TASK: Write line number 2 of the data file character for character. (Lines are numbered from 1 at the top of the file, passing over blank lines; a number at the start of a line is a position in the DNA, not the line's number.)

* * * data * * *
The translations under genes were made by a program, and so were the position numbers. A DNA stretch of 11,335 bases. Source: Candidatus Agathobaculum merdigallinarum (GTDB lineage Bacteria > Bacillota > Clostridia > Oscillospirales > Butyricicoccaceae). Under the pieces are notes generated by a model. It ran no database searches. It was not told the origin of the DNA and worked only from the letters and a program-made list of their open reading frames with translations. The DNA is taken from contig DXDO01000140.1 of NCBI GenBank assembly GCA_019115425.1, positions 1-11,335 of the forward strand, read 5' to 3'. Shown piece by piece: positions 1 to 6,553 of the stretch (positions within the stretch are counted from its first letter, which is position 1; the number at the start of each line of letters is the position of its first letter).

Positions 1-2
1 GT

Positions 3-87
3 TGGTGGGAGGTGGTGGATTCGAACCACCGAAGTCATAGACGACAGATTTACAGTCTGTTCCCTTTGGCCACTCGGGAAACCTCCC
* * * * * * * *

Positions 1-2